Bangladesh: Can the Election Commission regain public confidence?

Shakhawat Hossain     17 August 2018

Elections were considered to be festivals in Bangladesh, but now are perceived as source of fear.
As many have expressed their apprehensions regarding fair national elections in December this year following the massive irregularities in the latest five city corporation polls, the Chief Election Commissioner (CEC) KM Nurul Huda has recently admitted the fact that the election commission cannot guarantee a major election to be free from irregularities.
Although he is constitutionally oath-bound to carry out their constitutional responsibilities freely and fairly, the CEC has surprised that nation by saying that he can not guarantee that the coming election will be free from any irregularities.

However, he assured that the election commission would take due measures if any irregularities crop up in the process.

In other words, the head of the election commission is not interested in preventing the crime. He will act only after the crime is committed. And his assurance certainly has not allayed the apprehensions of the people to any extent at all. During recent City Corpopration polls, the people were not just disappointed at the commission’s performance, they were angry too. Referring to the widespread irregularities and rigging in the recent elections to the three city corporations, journalists had asked the CEC if this would be repeated in the coming national elections. He virtually admitted that there would be irregularities in the election. It would be a gross understatement to term what happened in the city corporation polls as mere ‘irregularities’.
He said he took more measures in Barishal as more irregularities had occurred there. What were these measures? He suspended voting in 10 to 12 polling centres. That is the measure of his actions.

But what was the Barishal experience? Even before noon, supporters of the ruling party candidate took over the polling centres and stamped all the ballot papers. Polling agents of the opposition candidate were evicted from the centres. Five mayoral candidates boycotted the election from the afternoon. The people were taken aback by such a farce of an election. First and foremost, the commission must ensure a level playing field for all parties and candidates. They failed to do so before and during the election.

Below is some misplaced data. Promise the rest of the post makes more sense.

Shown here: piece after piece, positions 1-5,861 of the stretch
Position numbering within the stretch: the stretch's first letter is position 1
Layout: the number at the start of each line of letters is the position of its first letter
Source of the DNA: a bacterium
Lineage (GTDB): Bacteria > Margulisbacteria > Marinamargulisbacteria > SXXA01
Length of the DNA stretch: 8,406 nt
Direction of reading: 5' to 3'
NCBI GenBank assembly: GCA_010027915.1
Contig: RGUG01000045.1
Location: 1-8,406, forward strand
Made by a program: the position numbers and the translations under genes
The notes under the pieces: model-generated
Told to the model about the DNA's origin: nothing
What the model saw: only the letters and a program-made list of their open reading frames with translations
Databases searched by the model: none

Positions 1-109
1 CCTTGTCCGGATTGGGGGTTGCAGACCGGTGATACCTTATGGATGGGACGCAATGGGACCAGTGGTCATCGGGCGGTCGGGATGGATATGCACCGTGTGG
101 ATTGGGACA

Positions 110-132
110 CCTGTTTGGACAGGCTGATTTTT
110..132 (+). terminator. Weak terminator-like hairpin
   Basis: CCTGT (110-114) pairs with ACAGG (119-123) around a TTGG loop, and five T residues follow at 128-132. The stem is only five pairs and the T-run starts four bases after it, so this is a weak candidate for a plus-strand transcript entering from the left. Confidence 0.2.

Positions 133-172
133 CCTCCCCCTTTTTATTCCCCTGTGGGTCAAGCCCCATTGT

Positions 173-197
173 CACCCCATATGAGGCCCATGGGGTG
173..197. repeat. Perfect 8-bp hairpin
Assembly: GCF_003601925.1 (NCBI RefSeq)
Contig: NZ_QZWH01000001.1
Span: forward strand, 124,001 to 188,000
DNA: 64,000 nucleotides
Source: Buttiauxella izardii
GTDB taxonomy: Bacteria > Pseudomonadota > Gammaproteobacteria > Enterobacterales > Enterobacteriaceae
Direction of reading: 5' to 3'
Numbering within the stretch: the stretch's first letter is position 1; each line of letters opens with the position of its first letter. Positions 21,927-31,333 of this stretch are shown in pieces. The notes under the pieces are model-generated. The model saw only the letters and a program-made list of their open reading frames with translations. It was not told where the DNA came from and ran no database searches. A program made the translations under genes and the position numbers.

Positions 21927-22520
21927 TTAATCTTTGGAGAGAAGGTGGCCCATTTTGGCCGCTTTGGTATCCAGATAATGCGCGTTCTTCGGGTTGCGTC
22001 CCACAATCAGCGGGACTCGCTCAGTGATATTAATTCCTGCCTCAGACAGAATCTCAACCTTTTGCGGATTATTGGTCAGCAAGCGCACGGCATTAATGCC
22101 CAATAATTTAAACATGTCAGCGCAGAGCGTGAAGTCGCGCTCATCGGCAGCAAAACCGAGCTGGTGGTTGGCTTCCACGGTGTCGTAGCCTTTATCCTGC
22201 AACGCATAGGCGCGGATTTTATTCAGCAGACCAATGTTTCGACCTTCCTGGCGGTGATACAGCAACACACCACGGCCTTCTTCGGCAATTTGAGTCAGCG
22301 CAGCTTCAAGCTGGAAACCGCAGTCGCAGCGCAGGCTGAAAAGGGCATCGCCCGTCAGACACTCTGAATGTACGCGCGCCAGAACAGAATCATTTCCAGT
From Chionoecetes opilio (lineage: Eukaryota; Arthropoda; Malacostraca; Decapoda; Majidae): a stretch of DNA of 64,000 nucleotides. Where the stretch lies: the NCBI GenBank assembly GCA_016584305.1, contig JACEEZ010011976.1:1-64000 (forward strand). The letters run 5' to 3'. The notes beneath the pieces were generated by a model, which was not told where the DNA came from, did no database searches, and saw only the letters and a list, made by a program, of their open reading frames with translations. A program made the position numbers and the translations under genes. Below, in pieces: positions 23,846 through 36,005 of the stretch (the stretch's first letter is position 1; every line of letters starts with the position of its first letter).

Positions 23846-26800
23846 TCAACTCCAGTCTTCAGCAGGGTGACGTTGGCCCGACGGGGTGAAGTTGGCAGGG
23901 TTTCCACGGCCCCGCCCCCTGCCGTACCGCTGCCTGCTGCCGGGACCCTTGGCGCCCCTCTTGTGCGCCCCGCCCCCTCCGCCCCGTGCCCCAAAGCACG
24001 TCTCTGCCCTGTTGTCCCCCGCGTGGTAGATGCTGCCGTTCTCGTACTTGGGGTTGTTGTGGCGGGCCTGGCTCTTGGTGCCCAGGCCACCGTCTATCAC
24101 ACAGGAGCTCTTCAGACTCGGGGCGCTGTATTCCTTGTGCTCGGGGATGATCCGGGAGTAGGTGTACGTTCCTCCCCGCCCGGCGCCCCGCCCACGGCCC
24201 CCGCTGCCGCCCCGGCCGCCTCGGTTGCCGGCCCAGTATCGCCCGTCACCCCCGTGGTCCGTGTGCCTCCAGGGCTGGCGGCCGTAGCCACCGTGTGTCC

The CEC has spoken about irregularities during the election. But can the rampant stamping of ballot papers and evicting the opposition candidate’s polling agents from the centres merely be termed as ‘irregularities’? He has so long been maintaining that the elections would be hundred per cent free, fair and peaceful. And yet the five cities was a blatant rehearsal of widespread irregularities, rigging and forceful takeover of the polling centres. Now he says that the irregularities cannot be entirely controlled. If so, why have an election commission at all? Wherever the candidates have the muscle power, they can simply take over the centres and declare themselves the victors.

Whatever credibility the election commission had gained by conducting more or less fair elections in Cumilla and Rangpur, has all been eroded in the farcical elections of the five cities..
And evidently, the ruling Awami League and the Election Commission not only missed out an opportunity to win the confidence of people and the opposition political camps but also proved that it even does not have the political will to hold free elections due at the fag end of this year..

Against such backdrop, election and political analysts now doubt its capacity for making the next polls free and fair. They are also raising question if the EC had held the dialogue really with a desire for making the polls free and fair.